Periodic eye exams are recommended to keep your eyes healthy. If you have a previously diagnosed condition, like needing contacts or glasses, your exams should be more frequent. If you have any of the following risk factors for eye problems, you should also see an eye doctor more often:
- Family history of eye problems
- African-American descent (because of an increased risk for glaucoma, cataracts, and other eye diseases)
- Personal history of eye injury that required medical or surgical care
UR Medicine's Approach
UR Medicine’s Flaum Eye Institute follows the American Academy of Ophthalmology recommendations for exams:
Infants: A medical professional should examine a newborn’s eyes for general health in the nursery. By 6 months of age, all infants should be screened for ocular health. Unless there is a problem present, this screening may be performed by a pediatrician.
Up to age 5: It’s possible for your child to have a vision problem without being aware of it, so your child should have his or her eyes screened at age 3 and 5 for eye conditions such as:
- Strabismus (crossed eyes)
- Amblyopia (lazy eye)
- Ptosis (dropping of the upper eyelid)
- Refractive errors (nearsightedness, farsightedness, and astigmatism)
Much of this screening can performed by a pediatrician who will refer to a pediatric ophthalmologist if a problem is detected.
Puberty to age 39: Most young people have healthy eyes but should have a complete eye exam at least once between the ages of 20 and 29 and at least twice between the ages of 30 and 39. If you wear glasses or have another diagnosed condition, you should follow your eye doctor’s advice for exam frequency.
You should also be aware of symptoms that could indicate a problem, such as:
- Visual changes or pain
- Flashes of light
- Seeing spots or ghost-like images
- A dark spot appearing in vision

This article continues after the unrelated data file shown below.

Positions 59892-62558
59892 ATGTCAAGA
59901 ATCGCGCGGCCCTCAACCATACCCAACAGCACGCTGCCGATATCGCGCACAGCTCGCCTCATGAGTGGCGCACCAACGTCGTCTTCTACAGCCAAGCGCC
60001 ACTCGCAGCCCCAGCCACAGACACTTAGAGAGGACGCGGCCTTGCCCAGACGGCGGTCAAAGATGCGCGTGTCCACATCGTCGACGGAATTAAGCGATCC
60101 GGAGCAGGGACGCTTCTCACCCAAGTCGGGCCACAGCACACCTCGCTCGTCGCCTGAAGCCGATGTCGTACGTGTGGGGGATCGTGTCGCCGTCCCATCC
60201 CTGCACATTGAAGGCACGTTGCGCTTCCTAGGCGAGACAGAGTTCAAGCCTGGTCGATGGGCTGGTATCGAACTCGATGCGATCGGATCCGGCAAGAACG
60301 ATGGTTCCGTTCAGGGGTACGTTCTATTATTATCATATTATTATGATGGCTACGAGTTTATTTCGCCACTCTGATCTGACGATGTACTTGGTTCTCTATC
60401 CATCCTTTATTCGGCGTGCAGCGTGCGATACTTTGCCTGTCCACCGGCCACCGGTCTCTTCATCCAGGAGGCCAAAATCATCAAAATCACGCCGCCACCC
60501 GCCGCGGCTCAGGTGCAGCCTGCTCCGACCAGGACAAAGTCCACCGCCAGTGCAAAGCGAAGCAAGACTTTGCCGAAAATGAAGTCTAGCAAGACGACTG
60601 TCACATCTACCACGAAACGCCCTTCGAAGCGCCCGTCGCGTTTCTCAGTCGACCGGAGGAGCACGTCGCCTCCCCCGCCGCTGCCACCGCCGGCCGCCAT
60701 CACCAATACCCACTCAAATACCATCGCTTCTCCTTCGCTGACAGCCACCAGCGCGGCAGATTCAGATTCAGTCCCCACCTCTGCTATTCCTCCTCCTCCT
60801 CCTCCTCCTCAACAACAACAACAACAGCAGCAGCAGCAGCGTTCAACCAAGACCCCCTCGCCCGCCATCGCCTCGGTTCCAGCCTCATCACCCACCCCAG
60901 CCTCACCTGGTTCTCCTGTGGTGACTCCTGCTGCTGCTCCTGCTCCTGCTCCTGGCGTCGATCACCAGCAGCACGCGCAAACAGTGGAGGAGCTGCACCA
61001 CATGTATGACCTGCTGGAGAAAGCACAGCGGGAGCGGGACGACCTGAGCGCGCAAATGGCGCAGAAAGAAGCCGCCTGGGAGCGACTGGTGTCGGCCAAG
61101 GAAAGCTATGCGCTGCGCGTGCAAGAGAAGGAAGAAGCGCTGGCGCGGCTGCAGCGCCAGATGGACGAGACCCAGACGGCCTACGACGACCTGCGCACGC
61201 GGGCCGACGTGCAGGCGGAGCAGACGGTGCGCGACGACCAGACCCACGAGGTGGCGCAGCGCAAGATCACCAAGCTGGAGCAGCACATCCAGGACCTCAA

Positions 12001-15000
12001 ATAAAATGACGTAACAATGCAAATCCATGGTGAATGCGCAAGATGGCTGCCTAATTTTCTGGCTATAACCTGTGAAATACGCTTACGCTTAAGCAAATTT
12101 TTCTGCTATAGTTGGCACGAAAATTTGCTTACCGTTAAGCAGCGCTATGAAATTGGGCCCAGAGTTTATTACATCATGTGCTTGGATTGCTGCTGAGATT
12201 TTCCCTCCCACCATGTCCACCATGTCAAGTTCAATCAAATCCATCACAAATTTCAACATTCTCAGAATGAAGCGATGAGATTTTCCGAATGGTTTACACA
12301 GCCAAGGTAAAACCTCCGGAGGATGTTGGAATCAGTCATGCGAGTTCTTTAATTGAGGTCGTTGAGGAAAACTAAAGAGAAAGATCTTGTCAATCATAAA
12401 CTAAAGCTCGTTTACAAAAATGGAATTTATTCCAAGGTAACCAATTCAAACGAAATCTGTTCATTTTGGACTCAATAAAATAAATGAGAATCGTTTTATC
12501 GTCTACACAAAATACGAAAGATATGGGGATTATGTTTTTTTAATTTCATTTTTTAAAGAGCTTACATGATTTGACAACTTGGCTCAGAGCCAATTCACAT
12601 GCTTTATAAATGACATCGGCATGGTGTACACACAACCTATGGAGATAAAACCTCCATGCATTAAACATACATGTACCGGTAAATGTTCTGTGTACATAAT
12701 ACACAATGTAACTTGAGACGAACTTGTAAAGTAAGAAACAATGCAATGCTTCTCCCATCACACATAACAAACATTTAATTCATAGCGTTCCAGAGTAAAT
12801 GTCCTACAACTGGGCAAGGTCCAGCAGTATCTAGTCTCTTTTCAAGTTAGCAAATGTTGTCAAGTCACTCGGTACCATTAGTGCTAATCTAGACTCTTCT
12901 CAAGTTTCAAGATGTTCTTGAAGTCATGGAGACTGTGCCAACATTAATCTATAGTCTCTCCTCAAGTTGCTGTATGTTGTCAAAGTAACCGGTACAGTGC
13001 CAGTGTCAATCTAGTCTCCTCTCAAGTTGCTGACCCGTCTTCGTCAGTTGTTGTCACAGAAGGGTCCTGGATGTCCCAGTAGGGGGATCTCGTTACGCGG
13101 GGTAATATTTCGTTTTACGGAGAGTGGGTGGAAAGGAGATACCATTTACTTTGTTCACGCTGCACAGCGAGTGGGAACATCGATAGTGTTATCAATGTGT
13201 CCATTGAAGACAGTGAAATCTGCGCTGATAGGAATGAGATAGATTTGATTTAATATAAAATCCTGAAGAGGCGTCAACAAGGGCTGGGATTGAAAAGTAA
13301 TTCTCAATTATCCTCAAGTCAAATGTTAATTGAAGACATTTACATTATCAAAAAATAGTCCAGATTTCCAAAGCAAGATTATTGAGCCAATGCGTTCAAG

- Lines and edges appearing distorted or wavy
- Dry eyes with itching and burning
Ages 40 to 64: Schedule a comprehensive eye evaluation with your eye doctor every 2 to 4 years.
Ages 65 and older: Seniors should have comprehensive eye evaluations by their eye doctor every one to two years to assess eye health and diagnose any eye conditions such as cataracts, glaucoma, and age-related macular degeneration.
What Sets Us Apart?
Flaum Eye Institute treats everything from the most routine to the most complex diseases, bringing a multidisciplinary approach to care. We feature the region’s largest team of eye doctors, including many fellowship-trained specialists to provide your care.
We have a growing number of locations throughout the region for your convenience. Each is equipped with the latest and most advanced diagnostic equipment and many of our offices have full service optical shops where you can purchase glasses.
Our main facility includes our own surgery center on the second floor of Strong Memorial Hospital, just below the Eye Institute’s faculty practice clinic. And we have a second ambulatory surgery center located on Sawgrass Drive.
Equipped with the region’s most up-to-date surgical equipment, we’re able to routinely perform complex procedures that were once referred to eye care centers hundreds of miles away, saving you time and keeping you close to home.
We’re also part of National Clinical Trials, and are ranked in the top 20 in eye research funding in the United States. So, our care is informed by the latest scientific discoveries.
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